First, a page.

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March 08, 2016


:-) Yay!!! And amen.

Yes, that's a good thing to say at the world or into the world. I've ended many a letter with "Good cheer despite all." And I hope you are in much better health soon. <3

What a wonderful reflection. Colors, exuberance, children, loving human relationships, nature -- these always cheer me up and inspire gratitude. And if I were an artist I would also like to focus on these.

Amen from me too, and that marvellous top photo as well as the spontaneous dancers in the street,confirm what you're saying.

I've been thinking further about this after sending you my last email. If you look at art from all periods of history, there have always been different ways of responding to the times which, on one hand always featured wars, corruption, natural and man-made disasters, oppression, injustice, cruelty, greed, megalomania, religious and/or political fanaticism, persecution, etc. But on the other hand, also their opposites: "love in spite of everything", truth and grace and wisdom and music and so on. We don't really need to choose whether to focus on the darkness or the light. Subject matter in art isn't really the point, is it? Byzantine icons and Kandinsky have something in common. Van Gogh's sunflowers are not jolly. Some art is cruel, some is kind. What I'm trying to say (but I'm not sure) is that what we are as individuals is what inevitably determines our modes of expression.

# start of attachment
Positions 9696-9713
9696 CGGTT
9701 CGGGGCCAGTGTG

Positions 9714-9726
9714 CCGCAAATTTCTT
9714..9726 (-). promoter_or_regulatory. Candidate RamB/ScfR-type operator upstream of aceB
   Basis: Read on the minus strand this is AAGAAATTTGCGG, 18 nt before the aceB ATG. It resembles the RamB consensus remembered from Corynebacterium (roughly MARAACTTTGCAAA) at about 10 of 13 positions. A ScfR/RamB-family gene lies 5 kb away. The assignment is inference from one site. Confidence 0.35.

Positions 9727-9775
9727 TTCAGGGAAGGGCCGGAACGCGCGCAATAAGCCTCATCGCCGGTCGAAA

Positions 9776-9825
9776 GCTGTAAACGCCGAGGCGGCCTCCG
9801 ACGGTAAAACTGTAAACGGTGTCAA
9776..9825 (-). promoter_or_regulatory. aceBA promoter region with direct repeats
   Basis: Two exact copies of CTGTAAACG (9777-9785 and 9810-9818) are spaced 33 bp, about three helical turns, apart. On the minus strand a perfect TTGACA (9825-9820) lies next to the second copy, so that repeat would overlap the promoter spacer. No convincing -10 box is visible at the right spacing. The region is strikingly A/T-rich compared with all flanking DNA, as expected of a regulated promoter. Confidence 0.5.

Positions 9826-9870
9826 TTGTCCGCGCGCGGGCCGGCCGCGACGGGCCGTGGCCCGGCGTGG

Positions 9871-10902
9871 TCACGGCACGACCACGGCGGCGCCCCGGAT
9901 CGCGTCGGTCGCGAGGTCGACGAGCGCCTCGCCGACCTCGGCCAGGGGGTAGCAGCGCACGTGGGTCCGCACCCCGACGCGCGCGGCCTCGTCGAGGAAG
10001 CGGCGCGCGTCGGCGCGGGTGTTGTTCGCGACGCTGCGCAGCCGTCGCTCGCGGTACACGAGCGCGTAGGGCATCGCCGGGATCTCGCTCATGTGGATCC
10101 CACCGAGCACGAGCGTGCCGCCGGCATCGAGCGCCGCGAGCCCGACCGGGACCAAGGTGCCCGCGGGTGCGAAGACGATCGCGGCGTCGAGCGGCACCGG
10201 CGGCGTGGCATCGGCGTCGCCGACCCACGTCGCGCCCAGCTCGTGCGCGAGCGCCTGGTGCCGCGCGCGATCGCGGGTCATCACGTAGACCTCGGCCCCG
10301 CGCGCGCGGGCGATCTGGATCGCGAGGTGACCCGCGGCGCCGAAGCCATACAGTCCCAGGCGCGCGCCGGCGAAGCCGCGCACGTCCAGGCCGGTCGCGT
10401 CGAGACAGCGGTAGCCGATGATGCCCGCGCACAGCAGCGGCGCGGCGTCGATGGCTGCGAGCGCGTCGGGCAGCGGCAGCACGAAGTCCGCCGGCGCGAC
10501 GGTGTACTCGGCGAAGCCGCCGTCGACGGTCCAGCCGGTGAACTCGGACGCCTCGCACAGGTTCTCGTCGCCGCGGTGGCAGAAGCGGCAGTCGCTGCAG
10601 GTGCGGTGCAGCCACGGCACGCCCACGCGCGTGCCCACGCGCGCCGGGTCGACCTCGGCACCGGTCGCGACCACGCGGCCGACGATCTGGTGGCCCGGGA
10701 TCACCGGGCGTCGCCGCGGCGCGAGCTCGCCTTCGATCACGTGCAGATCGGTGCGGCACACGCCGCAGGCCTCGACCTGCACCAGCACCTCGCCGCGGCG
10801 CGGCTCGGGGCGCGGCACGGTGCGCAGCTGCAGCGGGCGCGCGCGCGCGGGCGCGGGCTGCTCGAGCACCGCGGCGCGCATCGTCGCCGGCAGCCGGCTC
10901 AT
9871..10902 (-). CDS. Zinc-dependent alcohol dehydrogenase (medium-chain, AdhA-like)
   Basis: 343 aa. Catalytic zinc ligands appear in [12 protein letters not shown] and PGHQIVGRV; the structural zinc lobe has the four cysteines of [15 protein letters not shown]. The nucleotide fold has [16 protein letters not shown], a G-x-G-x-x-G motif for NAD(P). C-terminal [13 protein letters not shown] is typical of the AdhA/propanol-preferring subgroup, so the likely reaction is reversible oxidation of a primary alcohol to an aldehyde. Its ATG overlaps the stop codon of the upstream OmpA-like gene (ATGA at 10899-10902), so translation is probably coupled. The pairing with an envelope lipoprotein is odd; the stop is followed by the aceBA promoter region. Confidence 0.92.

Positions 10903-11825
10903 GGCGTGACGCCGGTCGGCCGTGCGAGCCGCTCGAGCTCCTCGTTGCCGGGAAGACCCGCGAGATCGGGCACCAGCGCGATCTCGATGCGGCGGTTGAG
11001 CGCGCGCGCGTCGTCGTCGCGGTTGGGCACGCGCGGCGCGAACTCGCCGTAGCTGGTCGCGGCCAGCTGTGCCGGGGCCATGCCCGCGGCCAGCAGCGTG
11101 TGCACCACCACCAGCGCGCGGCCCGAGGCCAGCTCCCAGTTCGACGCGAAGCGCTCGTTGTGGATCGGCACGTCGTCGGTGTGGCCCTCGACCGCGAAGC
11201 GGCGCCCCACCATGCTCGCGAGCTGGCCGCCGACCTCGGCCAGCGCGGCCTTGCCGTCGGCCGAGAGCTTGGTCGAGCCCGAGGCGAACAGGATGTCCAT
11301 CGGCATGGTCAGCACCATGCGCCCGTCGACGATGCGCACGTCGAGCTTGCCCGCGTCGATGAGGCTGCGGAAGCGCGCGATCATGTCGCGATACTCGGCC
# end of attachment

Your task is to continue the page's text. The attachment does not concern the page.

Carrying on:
Thank you so much for taking time to think this through in writing and sharing your process. I find it utterly resonant at the moment and very inspiring.

Yet isn't the wonder of Easter, which is the culmination of an apparently suicidal journey to Jerusalem, that spiritually it reflects the joy and hope of (having died to the ego-self and descending into the hell of honest self-examination) living the resurrection of our higher selves? No judgements; no sacrifices.

"I want to be a person who sees, and helps other people see, the beauty and love that exist in the world in spite of everything."

Yes. Me too. Thank you for writing this.

Holding you in my heart.

Kia ora Beth...I think your problem solving skills are foucused and wonderful. Kia Kaha e hoa!

Yes, and amen

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Who was Cassandra?

  • In the Iliad, she is described as the loveliest of the daughters of Priam (King of Troy), and gifted with prophecy. The god Apollo loved her, but she spurned him. As a punishment, he decreed that no one would ever believe her. So when she told her fellow Trojans that the Greeks were hiding inside the wooden horse...well, you know what happened.